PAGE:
Use our Retirement Planner tool to help you take the next step in retirement planning, including a suggested portfolio mix.
Life happens fast. For many, the good intentions of retirement planning in your 20s slipped by just as swiftly as the time. You may have missed a few years, but now is the time to make a commitment.
- Baseline Behaviors: By now, the habits we described above should firmly be a part of your financial mindset. If you haven’t already, set up an emergency account and start an automatic investment.
- Priorities: Prioritize your savings goals so you start with retirement first and other goals, such as a home or a child’s education, second. Keep in mind that there are other options for funding college, including scholarships, work-study programs and loans. But no one is going to give you a grant or scholarship for retirement.
- Budget Blues: Rework your budget to divert more into your retirement savings. According to our study, 73% of pre-retirees said they could have afforded to save at least a little more than they did.1 We get it—it’s important to live in the moment, but think of your “retirement self” who will also be deserving of life’s experiences. With that in mind, consider these tips for scaling back on discretionary spending.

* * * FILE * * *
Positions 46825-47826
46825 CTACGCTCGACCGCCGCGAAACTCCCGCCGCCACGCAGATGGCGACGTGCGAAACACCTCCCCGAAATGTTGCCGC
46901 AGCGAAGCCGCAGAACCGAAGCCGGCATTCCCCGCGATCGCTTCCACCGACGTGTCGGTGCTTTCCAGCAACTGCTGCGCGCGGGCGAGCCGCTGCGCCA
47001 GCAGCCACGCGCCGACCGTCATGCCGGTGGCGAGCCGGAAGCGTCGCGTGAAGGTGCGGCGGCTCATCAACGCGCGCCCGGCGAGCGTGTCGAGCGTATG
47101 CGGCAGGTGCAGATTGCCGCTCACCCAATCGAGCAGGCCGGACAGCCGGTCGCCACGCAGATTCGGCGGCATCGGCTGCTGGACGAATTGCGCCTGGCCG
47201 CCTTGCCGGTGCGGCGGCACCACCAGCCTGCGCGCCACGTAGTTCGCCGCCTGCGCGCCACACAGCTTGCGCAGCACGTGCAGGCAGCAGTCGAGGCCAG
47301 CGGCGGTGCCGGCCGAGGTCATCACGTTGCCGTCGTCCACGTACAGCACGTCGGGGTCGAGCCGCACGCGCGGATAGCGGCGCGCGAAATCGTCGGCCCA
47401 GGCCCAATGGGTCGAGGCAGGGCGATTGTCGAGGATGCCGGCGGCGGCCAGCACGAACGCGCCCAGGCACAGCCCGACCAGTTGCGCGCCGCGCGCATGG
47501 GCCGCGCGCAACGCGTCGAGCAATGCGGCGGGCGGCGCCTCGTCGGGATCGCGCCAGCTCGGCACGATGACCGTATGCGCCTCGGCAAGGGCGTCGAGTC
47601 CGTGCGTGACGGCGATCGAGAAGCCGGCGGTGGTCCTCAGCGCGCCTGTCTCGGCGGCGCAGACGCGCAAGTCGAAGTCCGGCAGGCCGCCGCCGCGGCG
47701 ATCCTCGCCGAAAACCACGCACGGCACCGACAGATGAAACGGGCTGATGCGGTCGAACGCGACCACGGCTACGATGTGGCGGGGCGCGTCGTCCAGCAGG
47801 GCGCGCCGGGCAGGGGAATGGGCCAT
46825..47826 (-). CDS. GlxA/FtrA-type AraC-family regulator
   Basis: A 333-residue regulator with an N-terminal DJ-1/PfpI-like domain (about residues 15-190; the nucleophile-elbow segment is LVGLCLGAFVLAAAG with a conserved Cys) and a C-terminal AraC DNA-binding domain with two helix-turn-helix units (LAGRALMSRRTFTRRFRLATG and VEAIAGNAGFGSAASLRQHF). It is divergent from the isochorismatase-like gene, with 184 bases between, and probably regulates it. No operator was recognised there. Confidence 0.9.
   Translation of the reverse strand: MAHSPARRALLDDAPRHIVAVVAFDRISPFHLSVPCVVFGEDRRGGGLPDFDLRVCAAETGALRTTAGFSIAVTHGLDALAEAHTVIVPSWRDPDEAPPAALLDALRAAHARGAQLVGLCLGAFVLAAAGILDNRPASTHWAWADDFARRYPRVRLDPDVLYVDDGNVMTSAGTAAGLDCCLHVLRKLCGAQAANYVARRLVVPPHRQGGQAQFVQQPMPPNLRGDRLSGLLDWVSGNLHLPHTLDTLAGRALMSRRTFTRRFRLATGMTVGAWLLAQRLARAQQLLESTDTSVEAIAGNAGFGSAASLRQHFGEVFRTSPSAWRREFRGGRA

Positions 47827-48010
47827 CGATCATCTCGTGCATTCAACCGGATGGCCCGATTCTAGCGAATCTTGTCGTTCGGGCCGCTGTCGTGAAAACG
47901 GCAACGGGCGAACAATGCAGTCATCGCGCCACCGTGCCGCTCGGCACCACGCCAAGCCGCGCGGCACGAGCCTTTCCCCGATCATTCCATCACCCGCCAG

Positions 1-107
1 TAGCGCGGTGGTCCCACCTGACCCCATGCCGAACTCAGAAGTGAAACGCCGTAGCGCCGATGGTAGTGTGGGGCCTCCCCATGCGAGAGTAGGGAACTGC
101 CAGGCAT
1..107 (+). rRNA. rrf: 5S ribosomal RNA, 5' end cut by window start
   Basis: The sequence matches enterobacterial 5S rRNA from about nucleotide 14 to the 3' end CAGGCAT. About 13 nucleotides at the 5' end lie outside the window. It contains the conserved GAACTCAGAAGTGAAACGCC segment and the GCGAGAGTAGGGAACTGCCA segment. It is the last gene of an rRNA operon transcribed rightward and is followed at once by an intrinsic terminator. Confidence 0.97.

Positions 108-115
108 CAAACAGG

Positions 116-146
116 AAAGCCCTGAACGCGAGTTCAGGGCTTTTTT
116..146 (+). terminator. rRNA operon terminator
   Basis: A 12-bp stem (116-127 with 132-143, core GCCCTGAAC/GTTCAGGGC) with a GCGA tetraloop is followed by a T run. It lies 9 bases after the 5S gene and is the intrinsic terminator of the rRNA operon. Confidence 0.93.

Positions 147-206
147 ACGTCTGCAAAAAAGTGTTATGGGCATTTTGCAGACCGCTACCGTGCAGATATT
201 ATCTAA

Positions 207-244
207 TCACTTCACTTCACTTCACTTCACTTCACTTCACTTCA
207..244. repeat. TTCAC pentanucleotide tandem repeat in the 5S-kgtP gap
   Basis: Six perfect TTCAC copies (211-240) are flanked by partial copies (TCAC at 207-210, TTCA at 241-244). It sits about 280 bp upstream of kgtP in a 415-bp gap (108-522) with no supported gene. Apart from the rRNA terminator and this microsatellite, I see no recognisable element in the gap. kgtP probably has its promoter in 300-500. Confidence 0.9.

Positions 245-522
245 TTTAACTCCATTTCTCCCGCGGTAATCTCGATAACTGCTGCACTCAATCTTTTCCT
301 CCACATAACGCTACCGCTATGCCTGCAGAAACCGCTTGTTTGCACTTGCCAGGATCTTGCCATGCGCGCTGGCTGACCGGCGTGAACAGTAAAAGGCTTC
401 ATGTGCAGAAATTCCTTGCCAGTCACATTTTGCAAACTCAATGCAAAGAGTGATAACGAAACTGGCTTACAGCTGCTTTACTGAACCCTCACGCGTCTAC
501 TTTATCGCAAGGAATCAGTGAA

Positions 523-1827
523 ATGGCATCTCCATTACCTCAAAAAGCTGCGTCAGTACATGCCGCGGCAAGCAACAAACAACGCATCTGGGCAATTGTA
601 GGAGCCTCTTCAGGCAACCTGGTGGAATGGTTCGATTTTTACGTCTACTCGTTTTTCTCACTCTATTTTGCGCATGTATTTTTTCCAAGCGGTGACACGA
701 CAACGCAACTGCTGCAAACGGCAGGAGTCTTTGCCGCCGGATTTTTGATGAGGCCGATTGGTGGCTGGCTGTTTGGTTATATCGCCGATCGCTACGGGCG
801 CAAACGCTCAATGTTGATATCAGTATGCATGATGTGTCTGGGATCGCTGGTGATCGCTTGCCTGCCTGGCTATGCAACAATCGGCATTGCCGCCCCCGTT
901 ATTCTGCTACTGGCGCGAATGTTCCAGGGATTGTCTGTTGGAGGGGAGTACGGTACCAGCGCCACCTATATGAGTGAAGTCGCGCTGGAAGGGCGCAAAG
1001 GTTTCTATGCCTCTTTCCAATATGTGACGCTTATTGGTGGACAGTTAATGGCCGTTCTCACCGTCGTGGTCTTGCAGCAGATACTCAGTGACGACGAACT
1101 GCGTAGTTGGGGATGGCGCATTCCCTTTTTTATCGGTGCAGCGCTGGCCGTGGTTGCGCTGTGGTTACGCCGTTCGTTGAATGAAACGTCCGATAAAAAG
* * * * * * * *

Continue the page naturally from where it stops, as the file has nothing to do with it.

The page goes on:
- IRA Max: At this time, many investors are more established in their careers and earning more. Put this additional money to work for you in your workplace plan and in your IRA. If you’re not adding the $5,500 annual max to your IRA, consider a stepped approach to get there in a couple of years. We can help remind you so you can stick to your goals.
- Investment Mix: You still have a few decades to take advantage of growth in the market. If you’re not yet familiar, review the benefits how stocks, bonds and money markets work together.
Find the right investing mix suited to your situation. Our Retirement Planner tool can help you move your plan forward.
In the midpoint of your working life, you’ve likely managed to save some for retirement. If you’ve still been slow to save, don’t think it’s too late to make a difference.